Even if you do pass off the plot as trite and insubstantial, there's no denying that Champloo is a stylish venture of the highest quality. The fight scenes are the most obvious highlights here; Mugen's overly baroque yet feral swordplay contrasts brilliantly with Jin's calculated tantivy. The choreography is of consistent excellence and each battle serves to be of meaningful allusion. Other than those particular examples, the series itself boasts a blinding lustre of panache that permeates into every aspect of its being.
While the overarching expedition concentrates on those three, various supporting characters are introduced to show other facets of the trio's personalities that can't be expressed solitarily. While they're somewhat rigid as characters, Mugen, Jin and Fuu come off as relatively interesting individuals sharing various renditions of a common theme of escape and existentialism.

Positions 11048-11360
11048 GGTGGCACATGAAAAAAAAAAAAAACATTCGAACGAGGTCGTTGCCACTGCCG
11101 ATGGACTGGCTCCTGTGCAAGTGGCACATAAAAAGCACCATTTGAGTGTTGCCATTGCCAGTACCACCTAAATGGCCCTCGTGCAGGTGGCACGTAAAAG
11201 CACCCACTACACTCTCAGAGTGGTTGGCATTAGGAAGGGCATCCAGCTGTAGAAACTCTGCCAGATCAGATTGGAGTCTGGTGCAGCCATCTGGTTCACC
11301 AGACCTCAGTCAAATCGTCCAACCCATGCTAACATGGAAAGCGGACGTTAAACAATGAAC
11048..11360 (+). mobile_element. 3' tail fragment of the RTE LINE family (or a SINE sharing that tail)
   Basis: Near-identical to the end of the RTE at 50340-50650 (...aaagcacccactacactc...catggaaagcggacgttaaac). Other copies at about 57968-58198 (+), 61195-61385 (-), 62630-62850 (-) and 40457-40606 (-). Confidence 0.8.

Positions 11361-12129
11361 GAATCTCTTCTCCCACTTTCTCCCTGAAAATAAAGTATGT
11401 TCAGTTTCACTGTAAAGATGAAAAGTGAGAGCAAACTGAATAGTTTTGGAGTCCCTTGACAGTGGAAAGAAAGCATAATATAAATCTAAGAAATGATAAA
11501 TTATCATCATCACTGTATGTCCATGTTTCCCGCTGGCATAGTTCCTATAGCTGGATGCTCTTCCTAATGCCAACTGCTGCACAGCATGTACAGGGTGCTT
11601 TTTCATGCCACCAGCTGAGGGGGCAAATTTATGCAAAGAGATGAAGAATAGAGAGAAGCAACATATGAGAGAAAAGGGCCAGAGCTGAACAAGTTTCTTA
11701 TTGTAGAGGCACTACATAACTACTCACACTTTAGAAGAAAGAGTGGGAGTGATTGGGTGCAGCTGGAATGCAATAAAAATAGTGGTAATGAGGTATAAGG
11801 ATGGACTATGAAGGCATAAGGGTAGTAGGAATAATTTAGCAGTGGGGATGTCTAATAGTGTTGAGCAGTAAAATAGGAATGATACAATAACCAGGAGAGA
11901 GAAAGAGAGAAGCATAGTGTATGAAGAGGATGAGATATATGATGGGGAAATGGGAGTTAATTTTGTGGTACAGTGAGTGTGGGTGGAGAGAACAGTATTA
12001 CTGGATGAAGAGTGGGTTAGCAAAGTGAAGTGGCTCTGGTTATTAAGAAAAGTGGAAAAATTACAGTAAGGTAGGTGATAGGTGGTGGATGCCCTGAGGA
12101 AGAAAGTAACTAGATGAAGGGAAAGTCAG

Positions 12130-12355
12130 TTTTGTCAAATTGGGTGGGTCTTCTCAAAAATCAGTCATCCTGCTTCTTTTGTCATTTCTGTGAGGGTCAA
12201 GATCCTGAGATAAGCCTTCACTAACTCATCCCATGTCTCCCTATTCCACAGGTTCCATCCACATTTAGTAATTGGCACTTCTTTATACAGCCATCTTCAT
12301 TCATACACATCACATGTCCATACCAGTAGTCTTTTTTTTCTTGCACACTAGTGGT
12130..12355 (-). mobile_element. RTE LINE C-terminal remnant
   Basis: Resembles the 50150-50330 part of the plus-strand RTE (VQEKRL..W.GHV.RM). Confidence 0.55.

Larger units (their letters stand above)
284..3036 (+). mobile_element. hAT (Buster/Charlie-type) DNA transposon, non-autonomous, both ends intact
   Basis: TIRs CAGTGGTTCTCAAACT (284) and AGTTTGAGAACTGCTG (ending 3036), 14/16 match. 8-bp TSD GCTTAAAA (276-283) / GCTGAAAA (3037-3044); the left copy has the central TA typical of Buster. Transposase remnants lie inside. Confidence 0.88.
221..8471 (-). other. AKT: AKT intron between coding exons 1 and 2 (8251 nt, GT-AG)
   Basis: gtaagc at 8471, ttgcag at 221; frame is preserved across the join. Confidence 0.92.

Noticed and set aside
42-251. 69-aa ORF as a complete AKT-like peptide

The artwork is luxuriously detailed with subtle touches and a fantastic use of colour and contrast. The animation is mercurial in its fluidity and the design sensibility is rather awe-inspiring at times. It's truly a work of art in all senses of the word.
What this series truly achieves acclaim for, and I wholeheartedly agree with others, is the music. An intoxicating mesh of equally discordant and mellifluous instrumental pieces with a fantastic sense of beat and rhythm creates an exotic soundscape that surpasses accolade. There are so many memorable pieces that I ardently recommend that fans try to get the official soundtracks - it's definitely music worth obsessing over.
Of course, no anime is without its flaws and Champloo suffers from the same malaise that affected Bebop: ennui in quite a few episodes. While the filler boasts a similar tongue-in-cheek sense of comic relief, the fact that these are not essential episodes is most definitely noticeable. The plot will also feel somewhat lacklustre to many viewers and of course, the characters will seem equally so.
While I think it's comparatively inferior overall to Bebop, Champloo finds its forte as an avant-garde piece of animation that's subtle in its connotations and brazen in its execution. A true journey in heart and soul, Samurai Champloo is quality entertainment.